Guest Lecture: NATO-Russia Relations – a View From Inside Out
On 26 February 2010, Dr Andras Racz, SPES fellow at IEP, gave a lecture under the title “NATO-Russia Relations – a View From Inside Out.” The talk was organized by the Berlin Working Group on Security Studies (BAS) as well as the Youth Atlantic Treaty Organization (YATA).
Racz started by explaining the meaning of 40 years of hostility as well as the role of the Cold War in shaping Russian perceptions of NATO to this day. According to him, Moscow is aware of its inferiority to NATO in terms of strength, weaponry and economy, and hence, no military attack on any NATO member country is on the agenda. What is more, NATO is not perceived as an enemy which has to be defeated, but rather as a danger, against which Russia needs to defend itself.
Racz continued by enumerating certain events which influenced Russia’s perception of NATO: starting with the war in Kosovo, which marked a decreased influence of Moscow as NATO engaged in a war without UNSC approval, through the improvement of the relationship as a result of a common terrorist threat, to the 2004 NATO enlargement – a very sensitive issue for Russia. Not less important in the NATO-Russia relations were the Coloured Revolutions in the post-Soviet space and the resulting more pro-Western attitudes of Georgia, Ukraine and Moldova. According to Racz, however, momentous to the NATO-Russian relations were the missile defense plans (in the Czech Republic and Poland) of the Bush administration. According to Moscow, if successfully implemented, they would pose a direct threat to Russia.
After having outlined past challenges of the NATO-Russia relations, Racz analyzed the changes the new US administration brought to the table. He emphasized that despite having a promising leader, the Obama administration did inherit issues of problematic nature, which it had to deal with. As a consequence, Russia is a challenge and at the same time a primary cooperation partner, and hence, the US policy towards Russia has become more pragmatic (e.g. human rights are not being mentioned by Obama). According to Racz, so far the balance of the US-Russia relations has been positive. Since NATO enlargement is not on the agenda any more, and the missile defense system is going to be built in Romania (which much more adequately corresponds to the Iranian threat), their relationship has normalized and in some cases successful cooperation can be observed (e.g. Agreement on Afghanistan military overflights, possible cooperation on North Korea, recent Russian statements on Iran).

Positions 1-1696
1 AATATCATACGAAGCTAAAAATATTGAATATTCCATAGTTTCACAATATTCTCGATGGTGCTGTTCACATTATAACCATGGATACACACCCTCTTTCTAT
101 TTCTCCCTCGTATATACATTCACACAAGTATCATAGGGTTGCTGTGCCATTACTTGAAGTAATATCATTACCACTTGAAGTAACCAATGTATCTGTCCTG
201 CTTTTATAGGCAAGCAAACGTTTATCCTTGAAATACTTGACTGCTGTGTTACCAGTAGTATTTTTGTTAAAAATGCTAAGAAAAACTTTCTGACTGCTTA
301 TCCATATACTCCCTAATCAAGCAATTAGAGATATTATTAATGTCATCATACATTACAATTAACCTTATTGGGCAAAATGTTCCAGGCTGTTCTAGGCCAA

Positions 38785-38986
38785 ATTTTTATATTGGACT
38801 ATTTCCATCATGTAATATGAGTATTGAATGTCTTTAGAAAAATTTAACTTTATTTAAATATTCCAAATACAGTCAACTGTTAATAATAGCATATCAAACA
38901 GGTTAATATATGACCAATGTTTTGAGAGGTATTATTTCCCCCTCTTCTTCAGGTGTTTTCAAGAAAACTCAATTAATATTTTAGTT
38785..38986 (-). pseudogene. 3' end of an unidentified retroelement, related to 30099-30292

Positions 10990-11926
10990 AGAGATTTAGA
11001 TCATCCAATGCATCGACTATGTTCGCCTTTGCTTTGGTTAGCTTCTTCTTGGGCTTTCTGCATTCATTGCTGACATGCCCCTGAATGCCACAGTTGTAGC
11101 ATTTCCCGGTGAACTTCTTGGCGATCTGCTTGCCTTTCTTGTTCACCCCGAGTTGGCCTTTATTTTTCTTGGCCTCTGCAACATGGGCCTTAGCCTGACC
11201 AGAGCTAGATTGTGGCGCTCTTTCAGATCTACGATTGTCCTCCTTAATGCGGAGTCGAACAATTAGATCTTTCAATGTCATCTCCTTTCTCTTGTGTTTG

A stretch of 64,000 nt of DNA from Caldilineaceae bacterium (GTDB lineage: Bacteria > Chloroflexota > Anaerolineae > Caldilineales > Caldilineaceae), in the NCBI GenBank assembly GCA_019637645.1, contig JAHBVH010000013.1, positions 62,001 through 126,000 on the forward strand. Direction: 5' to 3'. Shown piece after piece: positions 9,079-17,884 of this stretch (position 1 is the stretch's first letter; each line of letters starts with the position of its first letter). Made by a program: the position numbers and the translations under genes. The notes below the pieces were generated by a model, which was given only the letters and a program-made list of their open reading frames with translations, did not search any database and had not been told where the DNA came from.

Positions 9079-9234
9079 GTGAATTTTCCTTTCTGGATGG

The last part of Racz’s presentation concerned the perspectives of the NATO-Russia relations. Here, he pointed out two documents of symbolic importance, namely Medvedev’s proposal for a “New European Security Treaty” and the new “Military Doctrine of the Russian Federation until 2020.” Whereas the former is, in Racz’s opinion, an indication of a legitimate Russian interest to be involved in matters of European security, the latter signifies narrowing down of Russia’s ambitions and capabilities in the field of security and defense to only regional power. Racz stressed a much more moderate approach in the foreign policy of Russia than in the previous military doctrine, which can be deduced from the change in the Russian perception of NATO – from ‘military threat’ to ‘military danger,’ and more stricter conditions under which Weapons of Mass Destruction can be used. Finally, he emphasized the regional as opposed to the global role and power of today’s Russia – a topic which was further developed in the following discussion.
Von: Malgorzata Wojcik